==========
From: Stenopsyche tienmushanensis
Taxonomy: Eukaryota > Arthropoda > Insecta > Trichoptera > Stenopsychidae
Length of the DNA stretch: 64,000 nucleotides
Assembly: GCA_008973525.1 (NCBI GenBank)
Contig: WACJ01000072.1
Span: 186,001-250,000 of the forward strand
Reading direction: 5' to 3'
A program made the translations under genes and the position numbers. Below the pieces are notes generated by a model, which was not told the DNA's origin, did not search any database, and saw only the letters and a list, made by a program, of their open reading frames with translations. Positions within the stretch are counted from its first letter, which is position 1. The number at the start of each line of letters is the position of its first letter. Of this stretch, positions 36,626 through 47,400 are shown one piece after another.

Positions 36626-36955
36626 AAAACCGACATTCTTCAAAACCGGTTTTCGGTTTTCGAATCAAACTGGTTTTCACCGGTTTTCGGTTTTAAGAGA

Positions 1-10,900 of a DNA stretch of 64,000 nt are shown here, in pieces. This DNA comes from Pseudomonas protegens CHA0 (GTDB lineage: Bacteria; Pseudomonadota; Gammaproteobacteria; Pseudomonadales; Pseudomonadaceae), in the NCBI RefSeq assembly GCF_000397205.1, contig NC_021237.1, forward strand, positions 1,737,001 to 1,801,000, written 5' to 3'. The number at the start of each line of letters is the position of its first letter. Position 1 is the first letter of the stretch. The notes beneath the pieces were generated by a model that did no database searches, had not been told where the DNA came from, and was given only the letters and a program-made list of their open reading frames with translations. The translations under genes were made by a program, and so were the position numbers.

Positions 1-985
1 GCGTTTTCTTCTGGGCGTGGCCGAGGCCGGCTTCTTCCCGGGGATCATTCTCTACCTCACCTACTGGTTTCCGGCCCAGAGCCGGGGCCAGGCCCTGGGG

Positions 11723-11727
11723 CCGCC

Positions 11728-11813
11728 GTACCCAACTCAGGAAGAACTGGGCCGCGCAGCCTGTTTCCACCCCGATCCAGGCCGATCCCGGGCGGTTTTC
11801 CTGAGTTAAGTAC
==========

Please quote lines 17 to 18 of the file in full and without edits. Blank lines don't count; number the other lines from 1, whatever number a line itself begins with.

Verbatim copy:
11728 GTACCCAACTCAGGAAGAACTGGGCCGCGCAGCCTGTTTCCACCCCGATCCAGGCCGATCCCGGGCGGTTTTC
11801 CTGAGTTAAGTAC